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August 13, 2013 at 12:08 pm #9444MemberTopics: 1Replies: 1Points: 0Rank: Member
I'm just curious: how do you use PowerShell most often?
A) I sit in the shell and execute cmdlets and tasks interactively
B) I have an editor open all the time and write scripts
Of course, we all do both things, but I'm asking for a relative comparison. I personally am in the shell 90%+ of the time. I had a conversation with some PowerShell MVPs recently, and I get the distinct impression that most of them are writing scripts most of the time. I'm curious to hear what everyone else says.
August 13, 2013 at 12:13 pm #9448ParticipantTopics: 0Replies: 132Points: 1Rank: Member
50/50 for me. In the shell to work out logic ad hoc, then in scripts to build commands, then back in the shell to test and work out more ad hoc work, rinse, repeat.
August 13, 2013 at 12:17 pm #9449MemberTopics: 9Replies: 2322Points: 0Rank: Member
Mostly scripting, I'd say, but that's to be expected at my job. We have around 5000 servers (and a bazillion POS devices) in the retail space, and most of the work gets done by pushing out scripts rather than interactively connecting to them, except when troubleshooting.
August 13, 2013 at 12:27 pm #9450ParticipantTopics: 0Replies: 669Points: 0Rank: Member
At the moment probably 80:20 scripting to shell. More shell when I'm testing.
I don't view PowerShell as an either/or activity and in my opinion it is a huge mistake to do so. PowerShell gives us the opportunity and capability to work almost seamlessly from ad hoc interactive work to modules of advanced functions or CDXML that require a moer developer orientated approach. Because we can work where we need to on that spectrum wee get the power to solve our automation problems.
Pigeon holing PowerShell and your activities is a sure way to stunt the growth of capability
August 14, 2013 at 6:44 am #9463MemberTopics: 1Replies: 1Points: 0Rank: Member
Richard, you crack me up. You are either doing what the psychologists call projecting, or...I don't know. Anyway, I'm certainly not pigeon-holeing PowerShell to be one or the other. It is and shall always be, a platform with the flexibility inherent in that term. The irony is that when I make a suggestion about the language, and I get sort of befuddled responses of "why the heck would anyone ever want to do that?" (made even more ironic by the fact that my suggestion described behavior that was changed), it makes me wonder what am I doing differently that my INCREDIBLY OBVIOUS suggestion isn't seen instantly as such by my peers. I thought about it for a minute, and the premise of this poll is what I decided might be the cause.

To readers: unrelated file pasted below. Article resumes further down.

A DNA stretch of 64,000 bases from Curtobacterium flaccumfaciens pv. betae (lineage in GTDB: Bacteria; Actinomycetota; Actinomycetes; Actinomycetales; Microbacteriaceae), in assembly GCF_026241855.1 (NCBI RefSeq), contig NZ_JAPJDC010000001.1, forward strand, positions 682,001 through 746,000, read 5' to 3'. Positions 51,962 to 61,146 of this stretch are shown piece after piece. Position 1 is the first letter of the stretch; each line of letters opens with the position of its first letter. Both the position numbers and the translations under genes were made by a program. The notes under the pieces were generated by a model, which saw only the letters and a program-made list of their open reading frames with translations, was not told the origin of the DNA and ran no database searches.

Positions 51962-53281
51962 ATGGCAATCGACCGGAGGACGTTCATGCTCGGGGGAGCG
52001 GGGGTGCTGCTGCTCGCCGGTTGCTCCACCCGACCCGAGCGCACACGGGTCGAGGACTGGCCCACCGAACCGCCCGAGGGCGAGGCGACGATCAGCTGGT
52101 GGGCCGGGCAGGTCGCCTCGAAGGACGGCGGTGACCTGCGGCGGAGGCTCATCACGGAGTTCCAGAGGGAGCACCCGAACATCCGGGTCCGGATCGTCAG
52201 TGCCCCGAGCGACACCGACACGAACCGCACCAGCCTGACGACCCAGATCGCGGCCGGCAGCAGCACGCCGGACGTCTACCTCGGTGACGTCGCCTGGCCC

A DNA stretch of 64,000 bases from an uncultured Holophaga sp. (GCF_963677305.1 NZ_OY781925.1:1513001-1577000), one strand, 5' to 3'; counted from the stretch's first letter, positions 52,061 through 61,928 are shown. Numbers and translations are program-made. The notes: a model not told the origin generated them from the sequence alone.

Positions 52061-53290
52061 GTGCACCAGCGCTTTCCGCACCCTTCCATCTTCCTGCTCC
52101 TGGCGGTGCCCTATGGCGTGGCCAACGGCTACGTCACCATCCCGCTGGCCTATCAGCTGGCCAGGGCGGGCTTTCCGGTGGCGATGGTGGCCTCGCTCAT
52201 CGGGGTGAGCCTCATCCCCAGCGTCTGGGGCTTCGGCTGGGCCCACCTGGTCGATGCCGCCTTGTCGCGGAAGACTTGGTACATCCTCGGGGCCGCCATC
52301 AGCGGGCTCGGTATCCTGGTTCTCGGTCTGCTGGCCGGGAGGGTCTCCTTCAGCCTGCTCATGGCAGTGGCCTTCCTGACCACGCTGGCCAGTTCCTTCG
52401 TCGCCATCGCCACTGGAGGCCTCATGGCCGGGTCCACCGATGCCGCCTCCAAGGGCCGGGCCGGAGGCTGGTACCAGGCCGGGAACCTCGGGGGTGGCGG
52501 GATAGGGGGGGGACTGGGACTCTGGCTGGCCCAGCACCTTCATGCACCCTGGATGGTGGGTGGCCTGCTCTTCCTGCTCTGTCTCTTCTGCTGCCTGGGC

I personally am very heavy on the shell side in how I ordinarily use PowerShell, I've always known this. That makes me value certain shell-oriented features more highly than others. (Duh.) That's all. I'm just curious as to the distribution. Would love to get more responses.
August 14, 2013 at 7:46 am #9471ParticipantTopics: 0Replies: 25Points: 1Rank: Member
How about C) Use the ISE with Script Pane Maximized and switch back and forth between the script and console panes frequently?
In fact, I usually have several concurrent open instances of the ISE in this mode, often with several scripts open in each.
August 15, 2013 at 6:40 pm #9546ParticipantTopics: 0Replies: 20Points: 0Rank: Member
I'd say about 70:30 script to shell in my environment. Usually I am supporting other projects or putting together scripts that will be used in scheduled jobs for reporting and other things or being provided to others to use. For some things like querying Active Directory or pulling information from WMI, I usually just stick with the shell. I also use the shell for testing out the scripts that I write.
August 15, 2013 at 8:46 pm #9548ParticipantTopics: 10Replies: 18Points: 1Rank: Member
90:10 script to shell in my environment. My collegs fear the console and scripting so I have to build tools for the colored pixel clickers 😉
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